How do we know the Church's teaching is true?


#1

I was asked to explain infallibility by a friend of mine and as I’m researching this I’m gettnig confused myself. It’s my understanding from another thread on this forum that (and in what I’ve read elsewhere) that only 3 infallible statements have ever been issued (The Assumption, the Immaculate Conception, and I can’t remember the other). My confusion is, if these are the only infallible statements, then how do we know that the Church’s teachings on biblical interpretation are true - the Real Presence, Baptismal regneration, etc. are correct and true? Is it because of Tradition? Is there a difference in the infallibility of Tradition and of papal declaration? Thank you so much for any help you can give me.


#2

I think those are the only three infallible statements ever issued by the POPE. Church teachings in general, I’m not sure how many of those there are that are infallible exactly. They’re defined in councils of some sort, I think. Guys…?


#3

All dogma has been declared infallibly. This is usually done by an ecumenical council and sometimes by the Pope. Here is a list of dogmas.

catholicbridge.com/dogma.htm


#4

What the others said. Infalliblity is not just the Pope pontificating.

Sacred Scripture–Authoritative, binding and infallible.
Sacred Tradition–Authoritative, binding and infallible.
Church teaching through the ordinary and extraordinary magisterium–Authoritative, binding and infallible.

Scott


#5

Infallibility is (pencils ready?) “an objective standard by which one may infallibly identify the true teachings of the Catholic Church.”

There are three such objective standards:

  1. The ordinary Magisterium (“Magisterium” comes from the Greek word for "teaching.) The Church was commissioned by Christ to teach His message. The ordinary Magisterium is the teachings of the Catholic Bishops, world wide, under the supervision of the Bishop of Rome.

  2. The extraordinary Magisterium. When issues are in dispute, they are sometimes settled by an Ecuminical Council – the Bishops meet (under the authority of the Bishop of Rome) and resolve the issues.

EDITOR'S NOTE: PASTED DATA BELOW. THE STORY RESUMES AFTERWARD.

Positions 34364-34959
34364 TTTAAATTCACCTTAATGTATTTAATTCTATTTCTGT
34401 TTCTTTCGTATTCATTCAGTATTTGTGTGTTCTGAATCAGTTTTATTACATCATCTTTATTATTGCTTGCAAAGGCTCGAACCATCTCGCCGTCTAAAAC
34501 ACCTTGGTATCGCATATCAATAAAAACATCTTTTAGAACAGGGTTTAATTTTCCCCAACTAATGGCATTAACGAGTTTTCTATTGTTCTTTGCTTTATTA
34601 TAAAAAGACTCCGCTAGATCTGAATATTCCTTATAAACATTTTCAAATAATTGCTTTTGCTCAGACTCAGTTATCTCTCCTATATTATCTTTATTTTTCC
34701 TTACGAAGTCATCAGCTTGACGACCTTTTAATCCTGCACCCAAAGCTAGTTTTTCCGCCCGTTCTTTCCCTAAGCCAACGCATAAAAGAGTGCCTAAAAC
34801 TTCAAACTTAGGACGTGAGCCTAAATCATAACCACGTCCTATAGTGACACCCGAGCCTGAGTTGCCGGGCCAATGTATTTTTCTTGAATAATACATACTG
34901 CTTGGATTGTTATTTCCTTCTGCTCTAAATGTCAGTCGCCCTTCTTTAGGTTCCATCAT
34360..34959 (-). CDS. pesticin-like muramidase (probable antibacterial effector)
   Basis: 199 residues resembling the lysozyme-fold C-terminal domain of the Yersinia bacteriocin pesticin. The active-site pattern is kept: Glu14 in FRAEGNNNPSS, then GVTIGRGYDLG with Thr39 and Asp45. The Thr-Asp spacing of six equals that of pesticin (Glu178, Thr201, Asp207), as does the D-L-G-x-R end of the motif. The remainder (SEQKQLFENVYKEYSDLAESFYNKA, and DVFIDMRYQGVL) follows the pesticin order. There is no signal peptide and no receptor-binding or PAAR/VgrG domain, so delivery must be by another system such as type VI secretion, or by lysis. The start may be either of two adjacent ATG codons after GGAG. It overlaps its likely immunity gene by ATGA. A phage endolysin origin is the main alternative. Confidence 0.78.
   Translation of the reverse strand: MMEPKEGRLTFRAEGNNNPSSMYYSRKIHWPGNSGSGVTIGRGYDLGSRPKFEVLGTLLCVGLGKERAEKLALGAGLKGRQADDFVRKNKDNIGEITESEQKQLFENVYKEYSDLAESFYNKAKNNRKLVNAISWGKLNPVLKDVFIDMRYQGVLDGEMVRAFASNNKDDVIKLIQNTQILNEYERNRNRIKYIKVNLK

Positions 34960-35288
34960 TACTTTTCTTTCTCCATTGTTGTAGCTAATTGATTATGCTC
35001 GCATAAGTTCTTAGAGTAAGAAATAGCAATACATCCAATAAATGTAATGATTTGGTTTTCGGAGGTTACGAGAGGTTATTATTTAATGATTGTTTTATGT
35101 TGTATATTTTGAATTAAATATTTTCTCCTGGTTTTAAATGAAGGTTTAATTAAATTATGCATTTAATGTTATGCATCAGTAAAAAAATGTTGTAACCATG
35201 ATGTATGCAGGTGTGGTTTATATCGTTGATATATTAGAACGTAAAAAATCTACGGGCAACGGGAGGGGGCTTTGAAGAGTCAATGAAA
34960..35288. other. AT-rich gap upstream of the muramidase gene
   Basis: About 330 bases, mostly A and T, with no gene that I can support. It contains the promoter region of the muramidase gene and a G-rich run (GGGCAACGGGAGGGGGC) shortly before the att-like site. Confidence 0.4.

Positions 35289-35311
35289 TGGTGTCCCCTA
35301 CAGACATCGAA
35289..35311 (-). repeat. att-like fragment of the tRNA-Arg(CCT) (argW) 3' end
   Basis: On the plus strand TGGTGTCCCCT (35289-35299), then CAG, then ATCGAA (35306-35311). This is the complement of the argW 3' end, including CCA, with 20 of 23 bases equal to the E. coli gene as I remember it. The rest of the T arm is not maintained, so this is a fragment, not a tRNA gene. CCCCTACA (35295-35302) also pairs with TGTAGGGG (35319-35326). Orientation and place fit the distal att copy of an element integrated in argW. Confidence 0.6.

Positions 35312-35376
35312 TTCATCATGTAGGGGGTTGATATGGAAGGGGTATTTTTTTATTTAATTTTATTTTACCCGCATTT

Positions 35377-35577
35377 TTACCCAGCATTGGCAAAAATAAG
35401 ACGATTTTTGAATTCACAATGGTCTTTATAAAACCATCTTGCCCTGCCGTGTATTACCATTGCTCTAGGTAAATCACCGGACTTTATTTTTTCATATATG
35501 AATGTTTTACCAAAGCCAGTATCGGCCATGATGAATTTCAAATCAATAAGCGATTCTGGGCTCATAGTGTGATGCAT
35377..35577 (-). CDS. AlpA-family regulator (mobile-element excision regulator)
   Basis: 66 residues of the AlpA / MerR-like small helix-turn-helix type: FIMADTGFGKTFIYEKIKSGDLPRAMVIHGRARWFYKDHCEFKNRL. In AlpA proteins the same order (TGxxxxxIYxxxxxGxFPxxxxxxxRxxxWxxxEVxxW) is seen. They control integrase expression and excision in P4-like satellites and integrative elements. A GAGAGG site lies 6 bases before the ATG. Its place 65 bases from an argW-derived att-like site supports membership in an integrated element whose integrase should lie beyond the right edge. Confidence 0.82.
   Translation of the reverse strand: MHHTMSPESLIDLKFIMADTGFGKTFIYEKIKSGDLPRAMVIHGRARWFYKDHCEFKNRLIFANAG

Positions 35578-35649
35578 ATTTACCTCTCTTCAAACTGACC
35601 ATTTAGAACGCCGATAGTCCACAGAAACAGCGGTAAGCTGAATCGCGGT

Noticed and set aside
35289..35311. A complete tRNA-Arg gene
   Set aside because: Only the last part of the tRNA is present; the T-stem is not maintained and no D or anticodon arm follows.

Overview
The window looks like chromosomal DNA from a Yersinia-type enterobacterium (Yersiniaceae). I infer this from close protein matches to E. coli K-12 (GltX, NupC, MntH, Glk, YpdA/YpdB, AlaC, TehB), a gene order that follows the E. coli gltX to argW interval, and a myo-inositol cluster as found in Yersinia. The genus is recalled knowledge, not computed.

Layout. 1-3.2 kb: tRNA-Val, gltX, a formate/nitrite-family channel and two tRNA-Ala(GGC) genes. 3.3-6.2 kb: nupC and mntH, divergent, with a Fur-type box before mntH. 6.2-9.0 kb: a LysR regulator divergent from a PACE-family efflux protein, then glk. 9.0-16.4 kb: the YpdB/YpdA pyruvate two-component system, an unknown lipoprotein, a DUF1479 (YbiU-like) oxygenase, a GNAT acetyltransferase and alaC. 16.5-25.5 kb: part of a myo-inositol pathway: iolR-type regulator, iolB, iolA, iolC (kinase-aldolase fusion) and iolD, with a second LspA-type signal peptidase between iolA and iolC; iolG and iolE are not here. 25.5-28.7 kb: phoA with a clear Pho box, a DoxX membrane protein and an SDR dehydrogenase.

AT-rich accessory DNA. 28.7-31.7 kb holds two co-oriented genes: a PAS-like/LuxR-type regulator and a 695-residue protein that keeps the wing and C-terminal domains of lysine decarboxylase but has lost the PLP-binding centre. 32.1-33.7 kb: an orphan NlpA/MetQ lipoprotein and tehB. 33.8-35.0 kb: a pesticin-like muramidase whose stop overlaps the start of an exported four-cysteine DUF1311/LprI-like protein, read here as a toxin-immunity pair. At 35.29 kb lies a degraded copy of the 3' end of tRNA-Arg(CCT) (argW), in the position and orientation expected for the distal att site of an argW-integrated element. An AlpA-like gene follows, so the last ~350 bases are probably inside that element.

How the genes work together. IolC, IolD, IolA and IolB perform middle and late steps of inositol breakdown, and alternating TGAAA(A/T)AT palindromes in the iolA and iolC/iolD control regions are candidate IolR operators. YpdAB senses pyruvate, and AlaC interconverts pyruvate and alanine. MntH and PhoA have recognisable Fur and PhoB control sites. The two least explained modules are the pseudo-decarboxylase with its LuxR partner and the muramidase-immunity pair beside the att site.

3. The Pope (the Bishop of Rome) speaking Ex Cathedra (as the Church.)

Any teaching that meets one of these three objective standards may be accepted as a true teaching of the Catholic Church. It is without error and binding on all the faithful.


#6

This probably won’t help you, Elzee, its just my aimless philosophizing, but my view is that we don’t KNOW it is true. In fact, some of it is probably wrong. It is the closest we can get to the truth, and we are able to assert this as a result of tradition. :twocents:


#7

[quote=Sowndog]This probably won’t help you, Elzee, its just my aimless philosophizing, but my view is that we don’t KNOW it is true. In fact, some of it is probably wrong. It is the closest we can get to the truth, and we are able to assert this as a result of tradition. :twocents:
[/quote]

That’s not quite the Church’s postion. If you struck the words, “In fact, some of it is probably wrong,” you’d be a lot closer to the Catholic position.

You say, “We don’t KNOW” – we accept on faith. And what we learn is limited by our human intellects.


#8

Thank you all so much. Genesis315 I love the Catholicbridge site. This is a new one to me. God bless!


#9

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